Smartphone sessions
PHONE A FRIEND: Ayla Anderson helps Cindy Motzko learn how to use her smartphone during a Braham Event Center smartphone class.

Smartphone Sessions

Braham high schoolers teach digital tech to older residents—and get an education of their own

By Gene Rebeck | Photography by John Linn

The pandemic made human connections more difficult, and more precious. Digital technology—smartphones, tablets, and video conferencing applications such as Zoom—provided some connectivity during lockdown. And it’s continuing to connect us now that COVID-19 has receded.

But what if you don’t know how these handy devices work?

For the past couple of years, older residents in Braham and the surrounding area have been learning how to make digital connections with friends, family, and communities of interest. You could call it seniors helping seniors. “We just call it our smartphone class,” said Kelly Nelson, event coordinator for the Braham Event Center. During several evenings throughout the school year, students from Braham Area High School come to the event center to help older community residents master their electronic devices.

They’re making face-to-face, head-to-head and heart-to-heart connections. And everyone is benefitting.

Getting started

The idea for the smartphone class originated several years ago with the committee that oversees the Alice Studt Library, which operates within the Braham Event Center. It is not a public library per se, though the 27-by-27-foot space operates much like one. It lends out books and provides workspace, including wi-fi, computer access, and digital printing. The public library’s outreach van visits once a week to pick up and return books and other borrowed resources.

As Hanson recalls, a committee member mentioned having difficulty mastering his smartphone. Other members quickly nodded in agreement: “All we do is sit around and talk about how we can’t figure out a QR code or how to send a text message,” he said.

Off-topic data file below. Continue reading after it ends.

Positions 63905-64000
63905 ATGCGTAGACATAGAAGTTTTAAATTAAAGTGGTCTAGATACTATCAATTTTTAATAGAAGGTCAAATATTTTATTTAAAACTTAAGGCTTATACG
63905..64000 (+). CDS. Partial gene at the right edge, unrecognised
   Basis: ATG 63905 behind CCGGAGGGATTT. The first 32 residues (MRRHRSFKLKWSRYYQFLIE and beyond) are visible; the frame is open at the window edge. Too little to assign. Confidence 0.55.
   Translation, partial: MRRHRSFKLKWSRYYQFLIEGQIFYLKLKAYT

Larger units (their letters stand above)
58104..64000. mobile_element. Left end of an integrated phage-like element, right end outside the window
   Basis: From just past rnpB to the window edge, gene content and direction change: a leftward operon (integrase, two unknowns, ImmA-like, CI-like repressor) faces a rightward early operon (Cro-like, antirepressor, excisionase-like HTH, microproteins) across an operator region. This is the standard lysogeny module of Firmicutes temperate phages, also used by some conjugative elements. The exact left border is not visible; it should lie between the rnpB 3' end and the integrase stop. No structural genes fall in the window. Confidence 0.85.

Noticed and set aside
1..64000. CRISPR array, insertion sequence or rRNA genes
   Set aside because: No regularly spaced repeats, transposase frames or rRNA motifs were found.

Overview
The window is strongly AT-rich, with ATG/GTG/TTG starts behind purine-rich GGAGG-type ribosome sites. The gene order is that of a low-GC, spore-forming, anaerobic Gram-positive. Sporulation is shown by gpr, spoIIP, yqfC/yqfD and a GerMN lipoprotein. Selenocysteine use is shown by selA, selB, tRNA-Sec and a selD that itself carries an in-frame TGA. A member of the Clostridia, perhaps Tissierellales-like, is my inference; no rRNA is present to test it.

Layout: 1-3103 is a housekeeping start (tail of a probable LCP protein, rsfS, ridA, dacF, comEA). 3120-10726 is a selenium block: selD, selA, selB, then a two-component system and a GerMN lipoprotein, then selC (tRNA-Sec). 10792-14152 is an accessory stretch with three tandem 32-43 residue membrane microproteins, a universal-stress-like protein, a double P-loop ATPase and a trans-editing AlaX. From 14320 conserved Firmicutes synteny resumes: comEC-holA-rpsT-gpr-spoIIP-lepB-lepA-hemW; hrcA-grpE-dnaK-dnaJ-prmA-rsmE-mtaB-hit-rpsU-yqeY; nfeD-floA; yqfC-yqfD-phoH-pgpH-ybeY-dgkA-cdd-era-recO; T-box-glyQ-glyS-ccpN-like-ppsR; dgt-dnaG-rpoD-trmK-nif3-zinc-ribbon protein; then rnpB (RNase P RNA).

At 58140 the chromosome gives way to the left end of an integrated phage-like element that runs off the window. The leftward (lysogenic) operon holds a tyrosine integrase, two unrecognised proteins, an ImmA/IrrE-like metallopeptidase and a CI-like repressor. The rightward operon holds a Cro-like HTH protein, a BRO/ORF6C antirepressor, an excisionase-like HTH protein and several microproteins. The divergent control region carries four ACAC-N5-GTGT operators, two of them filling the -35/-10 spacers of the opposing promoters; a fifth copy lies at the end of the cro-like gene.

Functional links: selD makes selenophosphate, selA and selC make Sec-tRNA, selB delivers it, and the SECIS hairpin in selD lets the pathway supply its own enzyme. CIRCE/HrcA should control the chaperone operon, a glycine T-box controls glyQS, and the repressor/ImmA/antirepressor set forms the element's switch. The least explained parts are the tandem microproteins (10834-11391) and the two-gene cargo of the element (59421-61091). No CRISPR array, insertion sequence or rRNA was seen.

The conversation reminded committee member Gary Skarsten of a story he read about high school students providing digital device training to older adults. “I thought, ‘I’m going to suggest that idea to the library committee,’” Skarsten said. The committee was quickly onboard, and so was the school superintendent. Then the pandemic hit, and the idea was idled until late 2022 when the globe-stalling virus appeared to finally be in retreat.

As they revived the idea, committee members contacted Tammi Johnson, dean of students and Student Council advisor at Braham Area High School. “The Student Council has always been good about doing a variety of activities to support the community,” she said. Johnson took the idea to Student Council members, and they, too, responded enthusiastically.

Students with phones
CALL ON EXPERTS: Braham high school students gather to provide hands-on digital technology help to older adults.

Class in session

The first class in October 2022 was attended by about a dozen older adults. “There’s no formal lecture,” Nelson said. “It’s just pairing up and saying, ‘Hi, do you have any questions about your iPad or your Android or your iPhone?’” Some attendees have specific questions. Others, Nelson noted, take a more resigned approach and simply say, “‘Show me how to work this thing.’”